Tag Archives: javascript

Togglability

Togglability
Many of the desktop GIS paradigms have unfortunately made their way to the web. Second only to the ‘Identify’ tool in popularity, the checkbox for toggling layers is still the most common way to turn map layers on and off. While I appreciate the simplicity it just doesn’t seem all that, well, elegant. And now that skeuomorphism is out and flat design is here to stay, the good ole checkbox might just be going the way of

This doesn’t hurt my feelings but it does leave some interesting voids and presents lots of possibilities.

Here’s my first departure from the old paradigm that I’m using pretty regularly. A sized
< div > floating directly over the map with some roundy edges and applying slight transparency. Position these togglable layer elements in a corner or off to the side and they work pretty well.
visible
visible
not-visible
not-visible
dual purpose layer toggler and legend
togglable-layers

Styling
Set the css hover to cursor: pointer and change the background color and it becomes obvious that you can interact with it. Adding an icon can be used to invite users and indicate what it does. This allows you to maximize space by using the element for both togglability and as a legend. Moving the element into the background by lightening the background color, removing the border and changing the icon indicates its in-visibility. Conversely, applying a solid border, increasing opacity and swapping icons give the visual cue that this thing is live.

the css:

Toggling
Wire up a click event for each togglable-layer element to toggle the visibility of the layer on the map and also to toggle css classes that visually indicate the visibility state of that layer.

the js:

You can see this in action,
demo of togglable layers
using recreation sites at Wenatchee National Forest

Source of demo on github.

I realize that there is a growing contingency of ‘no GIS’ proponents who would do away with the concept of turning layers of data on and off and, in some contexts, I agree. But there are many use cases where this can be extremely powerful and, if done well, dare I say, elegant.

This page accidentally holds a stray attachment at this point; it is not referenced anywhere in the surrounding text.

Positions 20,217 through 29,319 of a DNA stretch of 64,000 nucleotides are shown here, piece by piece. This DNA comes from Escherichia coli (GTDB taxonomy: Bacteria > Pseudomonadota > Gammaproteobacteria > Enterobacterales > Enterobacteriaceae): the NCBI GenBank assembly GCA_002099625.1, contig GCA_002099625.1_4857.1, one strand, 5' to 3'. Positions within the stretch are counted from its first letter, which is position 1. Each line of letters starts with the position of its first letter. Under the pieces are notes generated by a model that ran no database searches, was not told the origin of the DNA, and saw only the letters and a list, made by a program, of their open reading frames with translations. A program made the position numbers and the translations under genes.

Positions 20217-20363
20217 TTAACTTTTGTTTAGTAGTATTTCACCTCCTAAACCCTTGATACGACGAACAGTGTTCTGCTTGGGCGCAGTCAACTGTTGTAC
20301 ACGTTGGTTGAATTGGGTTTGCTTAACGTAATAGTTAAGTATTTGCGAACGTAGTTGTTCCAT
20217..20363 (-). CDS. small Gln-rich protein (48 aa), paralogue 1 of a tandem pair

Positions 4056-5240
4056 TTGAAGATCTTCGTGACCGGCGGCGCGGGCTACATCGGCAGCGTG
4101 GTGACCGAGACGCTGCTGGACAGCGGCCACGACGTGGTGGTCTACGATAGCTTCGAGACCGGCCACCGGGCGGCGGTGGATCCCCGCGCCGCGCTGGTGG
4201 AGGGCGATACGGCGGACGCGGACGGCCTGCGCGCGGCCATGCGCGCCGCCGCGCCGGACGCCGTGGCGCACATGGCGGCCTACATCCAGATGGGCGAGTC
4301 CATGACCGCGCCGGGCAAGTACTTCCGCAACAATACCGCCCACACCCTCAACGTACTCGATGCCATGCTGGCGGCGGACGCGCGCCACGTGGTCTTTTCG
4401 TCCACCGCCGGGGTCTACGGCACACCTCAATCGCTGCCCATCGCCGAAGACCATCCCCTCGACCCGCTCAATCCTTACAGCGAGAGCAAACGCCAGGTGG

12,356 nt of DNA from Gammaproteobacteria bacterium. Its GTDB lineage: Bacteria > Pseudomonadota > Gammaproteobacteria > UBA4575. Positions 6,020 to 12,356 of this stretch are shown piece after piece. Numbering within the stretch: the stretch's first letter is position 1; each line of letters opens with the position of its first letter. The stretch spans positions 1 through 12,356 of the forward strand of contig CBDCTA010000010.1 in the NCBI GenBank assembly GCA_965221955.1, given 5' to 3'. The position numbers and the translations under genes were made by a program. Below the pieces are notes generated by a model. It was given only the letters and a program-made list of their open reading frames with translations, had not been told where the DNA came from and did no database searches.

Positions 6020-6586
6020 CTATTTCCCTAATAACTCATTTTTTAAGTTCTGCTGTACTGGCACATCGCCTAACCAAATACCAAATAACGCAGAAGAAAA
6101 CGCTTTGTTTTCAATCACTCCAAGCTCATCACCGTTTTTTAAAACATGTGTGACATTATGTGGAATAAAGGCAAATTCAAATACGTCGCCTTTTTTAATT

naip wms | mapbox satellite

On Tuesday MapBox announced the release of its new Satellite layer based, partially, on NAIP imagery in the US. So I said I’d like to test it for speed against the NAIP Web Map Service (WMS) hosted by USGS National Map I’m currently using.

I was initially planning to do some benchmarking on tile load speed etc but really, it just isn’t necessary. One zoom or pan of each will tell you that MapBox is faster, hands down. So since what I do is highly visual, and because it’s a helluvah lot more fun, I simply dropped the two maps side by side and wired up some events such that, as one side is panned or zoomed, the other is set to the same resulting extent. Some flying around in either map will indeed confirm the hypothesis that MapBox is faster. But this didn’t turn out to be the most interesting part really. You can see that the quality is higher with higher contrast and crispy colors on the MapBox side. I did not alter saturation, hues etc of the imagery but simply left the default. Lots of interesting experimentation to be done there too.

Take a look for yourself and you’ll see which is faster. You will likely also discover more interesting comparisons.

http://dev.brightrain.com/naipspeed/naipspeed.html

Pro tip: go full screen (F11 in Firefox and Chrome)

Hat tip: And it’s centered on DC by default, for @cageyjames  – I get it, I used to be west coast.

So if you’re looking for hard data on tile loading speeds, sorry, I’ve got no numbers. I’m sure I could rig some JavaScript to test the loading speeds and gather number of tiles loaded etc., but this setup doesn’t lend itself to rigorous, fair testing for a few reasons anyway.

  1. There isn’t a map event in Leaflet that fires when all tiles are loaded (didn’t consider using anything else)
  2. Map events are wired such that a slight advantage is given to the target map
  3. MapBox Satellite also has roads and labels so a bit more load (handicap, like bowling)